Browse Jim Dine Prints at Shapero Modern
Jim Dine (1935 – Present) Dine was born in Cincinnati, Ohio. He attended the University of Cincinnati, and in 1953 begun attending evening classes at The Art Academy of Cincinnati where he was taught by Paul Chidlaw. Dine received a BFA from Ohio University in 1957.
Dine’s first break-out piece was his series Happenings, which he pioneered with Claes Oldenburg and Allan Kaprow, alongside musician John Cage. These were a series of chaotic performance art, beginning with the 20-second The Smiling Worker (1959). In 1962, Dine was exhibited in the Pop Art exhibition New Painting of Common Objects at the Norton Simon Museum. This is recognised as one of the first major exhibitions of Pop Art, a movement that altered the course modern art would take over the next half century.
Dine begun to exhibit his work at the Honolulu Museum of Art in 1962, and in 1966 exhibited at Robert Fraser’s gallery in London. The following year Dine moved to London, represented by Fraser’s gallery, and focused his efforts on production and development until 1970. The Virginia Museum of Fine Arts quickly purchased six works by Dine for their permanent collection. In 1983, Dine judged prints and drawings at the VMFA, and in 1984 received a solo exhibition at the Walker Art Centre in Minneapolis, Minnesota, entitled Jim Dine: Five Themes. In 1987, Dine published a book Jim Dine: Drawings 1973 – 1987 which was accompanied by a touring exhibition. In 2004, the National Gallery of Art in Washington D.C. organized the exhibition Drawings of Jim Dine, and in the summer of 2007 he participated in the Chicago public art exhibition Cool Globes: Hot Ideas for a Cooler Planet. In 2009, Dine exhibited at the Galerie Bellefeulle, and from 2010 has continued to regularly exhibit at the Alan Cristea Gallery in London.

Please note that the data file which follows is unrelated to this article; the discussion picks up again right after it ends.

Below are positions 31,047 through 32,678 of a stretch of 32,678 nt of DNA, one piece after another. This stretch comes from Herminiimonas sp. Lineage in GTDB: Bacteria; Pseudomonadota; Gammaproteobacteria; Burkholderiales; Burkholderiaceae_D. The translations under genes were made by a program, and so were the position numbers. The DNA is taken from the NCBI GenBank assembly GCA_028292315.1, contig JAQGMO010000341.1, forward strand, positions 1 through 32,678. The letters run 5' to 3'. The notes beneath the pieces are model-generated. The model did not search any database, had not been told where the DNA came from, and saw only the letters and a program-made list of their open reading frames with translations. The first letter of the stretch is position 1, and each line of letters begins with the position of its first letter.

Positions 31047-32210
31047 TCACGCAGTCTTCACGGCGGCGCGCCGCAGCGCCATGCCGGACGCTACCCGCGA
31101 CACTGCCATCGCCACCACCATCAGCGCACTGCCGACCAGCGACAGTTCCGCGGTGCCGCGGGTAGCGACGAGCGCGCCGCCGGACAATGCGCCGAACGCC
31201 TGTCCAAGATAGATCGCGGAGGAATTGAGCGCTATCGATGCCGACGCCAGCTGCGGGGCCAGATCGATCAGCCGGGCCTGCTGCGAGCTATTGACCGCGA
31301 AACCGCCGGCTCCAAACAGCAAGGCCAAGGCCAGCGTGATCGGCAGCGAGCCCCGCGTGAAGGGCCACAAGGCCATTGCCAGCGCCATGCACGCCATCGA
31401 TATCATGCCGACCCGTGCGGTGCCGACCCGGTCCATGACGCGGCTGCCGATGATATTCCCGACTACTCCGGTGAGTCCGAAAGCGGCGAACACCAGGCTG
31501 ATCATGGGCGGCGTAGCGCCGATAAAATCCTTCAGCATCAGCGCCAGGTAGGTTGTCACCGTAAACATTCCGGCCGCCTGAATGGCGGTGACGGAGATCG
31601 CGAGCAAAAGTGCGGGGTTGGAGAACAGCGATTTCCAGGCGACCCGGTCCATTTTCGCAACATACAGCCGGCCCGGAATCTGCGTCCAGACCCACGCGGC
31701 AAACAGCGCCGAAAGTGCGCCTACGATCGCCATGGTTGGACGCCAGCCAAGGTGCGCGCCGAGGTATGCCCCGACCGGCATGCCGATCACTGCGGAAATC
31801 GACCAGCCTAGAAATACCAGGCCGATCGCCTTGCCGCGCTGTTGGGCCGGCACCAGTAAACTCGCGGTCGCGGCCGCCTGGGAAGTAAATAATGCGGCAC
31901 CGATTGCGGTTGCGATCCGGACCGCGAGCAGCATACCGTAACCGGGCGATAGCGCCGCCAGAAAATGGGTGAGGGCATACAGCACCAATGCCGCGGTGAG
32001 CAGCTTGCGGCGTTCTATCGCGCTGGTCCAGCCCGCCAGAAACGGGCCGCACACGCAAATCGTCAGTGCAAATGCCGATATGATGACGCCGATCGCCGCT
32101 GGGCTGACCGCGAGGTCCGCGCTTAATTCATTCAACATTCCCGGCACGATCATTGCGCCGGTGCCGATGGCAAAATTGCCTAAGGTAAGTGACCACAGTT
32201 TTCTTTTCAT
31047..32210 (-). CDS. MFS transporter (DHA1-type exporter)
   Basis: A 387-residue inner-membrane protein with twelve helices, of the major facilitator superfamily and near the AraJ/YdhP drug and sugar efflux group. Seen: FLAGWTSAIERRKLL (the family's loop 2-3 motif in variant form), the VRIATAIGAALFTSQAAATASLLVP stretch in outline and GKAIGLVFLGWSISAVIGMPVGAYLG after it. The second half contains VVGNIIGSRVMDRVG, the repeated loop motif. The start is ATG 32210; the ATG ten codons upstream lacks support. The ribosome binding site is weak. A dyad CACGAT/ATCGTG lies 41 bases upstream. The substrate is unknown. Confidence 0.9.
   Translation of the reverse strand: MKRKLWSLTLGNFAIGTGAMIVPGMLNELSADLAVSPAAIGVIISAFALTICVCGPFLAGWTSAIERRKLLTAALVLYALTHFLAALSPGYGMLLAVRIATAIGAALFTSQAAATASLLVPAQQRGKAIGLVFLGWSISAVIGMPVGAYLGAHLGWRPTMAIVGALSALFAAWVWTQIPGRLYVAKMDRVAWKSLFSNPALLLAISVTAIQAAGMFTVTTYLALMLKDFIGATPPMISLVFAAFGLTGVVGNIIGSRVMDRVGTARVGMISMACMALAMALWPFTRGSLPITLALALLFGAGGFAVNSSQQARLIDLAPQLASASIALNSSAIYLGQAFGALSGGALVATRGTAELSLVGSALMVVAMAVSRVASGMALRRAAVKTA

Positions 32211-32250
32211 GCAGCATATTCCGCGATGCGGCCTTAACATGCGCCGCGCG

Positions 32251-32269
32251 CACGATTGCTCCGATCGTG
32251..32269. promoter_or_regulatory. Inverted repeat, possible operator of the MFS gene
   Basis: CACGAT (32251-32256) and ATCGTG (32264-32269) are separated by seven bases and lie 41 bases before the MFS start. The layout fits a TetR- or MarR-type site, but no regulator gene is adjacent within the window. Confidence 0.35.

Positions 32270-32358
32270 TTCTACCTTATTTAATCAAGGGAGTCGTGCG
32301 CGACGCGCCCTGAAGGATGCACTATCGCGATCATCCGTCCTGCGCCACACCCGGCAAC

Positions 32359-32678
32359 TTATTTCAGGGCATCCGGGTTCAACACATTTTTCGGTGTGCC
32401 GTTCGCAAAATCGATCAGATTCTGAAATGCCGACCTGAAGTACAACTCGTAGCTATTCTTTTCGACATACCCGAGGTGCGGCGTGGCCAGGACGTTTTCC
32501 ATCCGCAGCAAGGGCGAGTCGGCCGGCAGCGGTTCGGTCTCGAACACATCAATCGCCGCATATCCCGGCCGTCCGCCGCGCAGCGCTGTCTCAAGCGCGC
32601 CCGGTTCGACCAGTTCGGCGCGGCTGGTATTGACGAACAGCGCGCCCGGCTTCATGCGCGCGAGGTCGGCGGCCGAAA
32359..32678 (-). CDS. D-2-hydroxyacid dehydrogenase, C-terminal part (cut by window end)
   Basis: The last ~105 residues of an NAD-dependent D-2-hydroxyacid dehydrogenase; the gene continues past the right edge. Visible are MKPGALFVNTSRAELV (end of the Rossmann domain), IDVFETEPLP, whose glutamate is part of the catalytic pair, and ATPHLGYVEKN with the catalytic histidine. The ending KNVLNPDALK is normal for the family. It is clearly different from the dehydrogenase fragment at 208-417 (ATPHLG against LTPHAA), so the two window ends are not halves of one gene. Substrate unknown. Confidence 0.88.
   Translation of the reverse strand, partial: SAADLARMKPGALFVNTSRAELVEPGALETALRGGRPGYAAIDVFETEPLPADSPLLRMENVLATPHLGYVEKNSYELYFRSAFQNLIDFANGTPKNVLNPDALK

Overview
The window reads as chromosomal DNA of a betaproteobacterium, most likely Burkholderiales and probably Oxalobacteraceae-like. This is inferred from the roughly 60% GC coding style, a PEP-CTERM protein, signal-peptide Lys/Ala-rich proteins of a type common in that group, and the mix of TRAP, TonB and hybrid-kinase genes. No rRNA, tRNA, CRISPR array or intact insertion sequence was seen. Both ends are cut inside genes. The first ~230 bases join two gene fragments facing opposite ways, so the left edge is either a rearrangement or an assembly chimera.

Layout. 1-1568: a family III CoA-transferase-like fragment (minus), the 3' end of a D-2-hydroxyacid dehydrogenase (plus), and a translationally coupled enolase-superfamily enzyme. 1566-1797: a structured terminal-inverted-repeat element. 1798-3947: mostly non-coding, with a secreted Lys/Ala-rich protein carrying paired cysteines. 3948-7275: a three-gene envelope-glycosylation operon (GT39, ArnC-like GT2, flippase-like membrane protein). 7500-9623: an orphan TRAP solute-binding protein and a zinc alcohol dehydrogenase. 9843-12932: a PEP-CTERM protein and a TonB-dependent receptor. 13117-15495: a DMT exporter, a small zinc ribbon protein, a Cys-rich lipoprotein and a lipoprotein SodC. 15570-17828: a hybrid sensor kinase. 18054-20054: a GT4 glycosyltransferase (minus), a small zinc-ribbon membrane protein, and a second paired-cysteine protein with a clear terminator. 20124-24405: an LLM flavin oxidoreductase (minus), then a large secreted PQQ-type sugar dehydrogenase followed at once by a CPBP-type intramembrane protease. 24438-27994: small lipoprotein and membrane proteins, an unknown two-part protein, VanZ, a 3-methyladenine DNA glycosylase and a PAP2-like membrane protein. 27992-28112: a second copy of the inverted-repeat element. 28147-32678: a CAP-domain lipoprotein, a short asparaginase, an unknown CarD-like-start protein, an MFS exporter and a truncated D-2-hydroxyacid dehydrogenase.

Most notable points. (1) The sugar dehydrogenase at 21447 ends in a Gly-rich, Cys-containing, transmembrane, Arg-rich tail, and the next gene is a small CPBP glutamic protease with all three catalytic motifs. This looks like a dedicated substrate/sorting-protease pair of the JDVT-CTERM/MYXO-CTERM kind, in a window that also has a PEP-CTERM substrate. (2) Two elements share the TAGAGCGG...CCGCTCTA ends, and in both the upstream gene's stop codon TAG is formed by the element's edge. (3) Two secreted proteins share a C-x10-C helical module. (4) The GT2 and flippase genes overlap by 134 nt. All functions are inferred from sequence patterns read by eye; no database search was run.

Dine is part of numerous public and private collections, including the British Museum, London; the Centre Georges Pompidou, Paris; the Hirshorn Museum and Sculpture Garden, Washington D.C.; the Honolulu Museum of Art; the Metropolitan Museum of Art; the San Francisco Museum of Modern Art, California; the Smithsonian American Art Museum, Washington D.C.; the Solomon R. Guggenheim Museum, New York; the Tate Modern, London; the Walker Art Center, Minneapolis; the Whitney Museum of American Art, New York and Landmarks, the public art program of The University of Texas at Austin.